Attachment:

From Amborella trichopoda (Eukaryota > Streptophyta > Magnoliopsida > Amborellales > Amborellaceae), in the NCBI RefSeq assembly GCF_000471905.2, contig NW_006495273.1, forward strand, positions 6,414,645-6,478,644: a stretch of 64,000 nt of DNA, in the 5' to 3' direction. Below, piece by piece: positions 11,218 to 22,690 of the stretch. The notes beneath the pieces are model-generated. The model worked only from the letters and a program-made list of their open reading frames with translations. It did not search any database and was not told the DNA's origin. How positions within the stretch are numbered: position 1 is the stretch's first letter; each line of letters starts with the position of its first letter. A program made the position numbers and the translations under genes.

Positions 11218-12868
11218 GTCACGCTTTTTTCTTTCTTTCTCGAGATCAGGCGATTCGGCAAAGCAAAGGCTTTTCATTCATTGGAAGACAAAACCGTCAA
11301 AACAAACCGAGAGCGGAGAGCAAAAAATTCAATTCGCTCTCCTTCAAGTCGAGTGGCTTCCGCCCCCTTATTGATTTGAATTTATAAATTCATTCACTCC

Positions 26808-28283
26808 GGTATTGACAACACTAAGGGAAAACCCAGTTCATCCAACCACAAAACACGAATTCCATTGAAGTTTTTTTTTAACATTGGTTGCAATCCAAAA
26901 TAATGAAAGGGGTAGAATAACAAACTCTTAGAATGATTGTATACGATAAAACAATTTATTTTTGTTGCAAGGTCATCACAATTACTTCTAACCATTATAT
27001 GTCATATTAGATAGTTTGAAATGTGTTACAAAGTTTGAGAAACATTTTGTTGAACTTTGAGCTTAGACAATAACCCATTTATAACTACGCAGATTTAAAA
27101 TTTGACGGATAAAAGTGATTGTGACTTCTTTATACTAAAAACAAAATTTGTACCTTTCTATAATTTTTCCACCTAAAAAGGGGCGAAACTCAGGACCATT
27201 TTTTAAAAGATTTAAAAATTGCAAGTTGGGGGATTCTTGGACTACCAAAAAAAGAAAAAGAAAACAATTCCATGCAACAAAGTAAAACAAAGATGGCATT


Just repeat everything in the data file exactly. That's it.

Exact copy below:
From Amborella trichopoda (Eukaryota > Streptophyta > Magnoliopsida > Amborellales > Amborellaceae), in the NCBI RefSeq assembly GCF_000471905.2, contig NW_006495273.1, forward strand, positions 6,414,645-6,478,644: a stretch of 64,000 nt of DNA, in the 5' to 3' direction. Below, piece by piece: positions 11,218 to 22,690 of the stretch. The notes beneath the pieces are model-generated. The model worked only from the letters and a program-made list of their open reading frames with translations. It did not search any database and was not told the DNA's origin. How positions within the stretch are numbered: position 1 is the stretch's first letter; each line of letters starts with the position of its first letter. A program made the position numbers and the translations under genes.

Positions 11218-12868
11218 GTCACGCTTTTTTCTTTCTTTCTCGAGATCAGGCGATTCGGCAAAGCAAAGGCTTTTCATTCATTGGAAGACAAAACCGTCAA
11301 AACAAACCGAGAGCGGAGAGCAAAAAATTCAATTCGCTCTCCTTCAAGTCGAGTGGCTTCCGCCCCCTTATTGATTTGAATTTATAAATTCATTCACTCC

Positions 26808-28283
26808 GGTATTGACAACACTAAGGGAAAACCCAGTTCATCCAACCACAAAACACGAATTCCATTGAAGTTTTTTTTTAACATTGGTTGCAATCCAAAA
26901 TAATGAAAGGGGTAGAATAACAAACTCTTAGAATGATTGTATACGATAAAACAATTTATTTTTGTTGCAAGGTCATCACAATTACTTCTAACCATTATAT
27001 GTCATATTAGATAGTTTGAAATGTGTTACAAAGTTTGAGAAACATTTTGTTGAACTTTGAGCTTAGACAATAACCCATTTATAACTACGCAGATTTAAAA
27101 TTTGACGGATAAAAGTGATTGTGACTTCTTTATACTAAAAACAAAATTTGTACCTTTCTATAATTTTTCCACCTAAAAAGGGGCGAAACTCAGGACCATT
27201 TTTTAAAAGATTTAAAAATTGCAAGTTGGGGGATTCTTGGACTACCAAAAAAAGAAAAAGAAAACAATTCCATGCAACAAAGTAAAACAAAGATGGCATT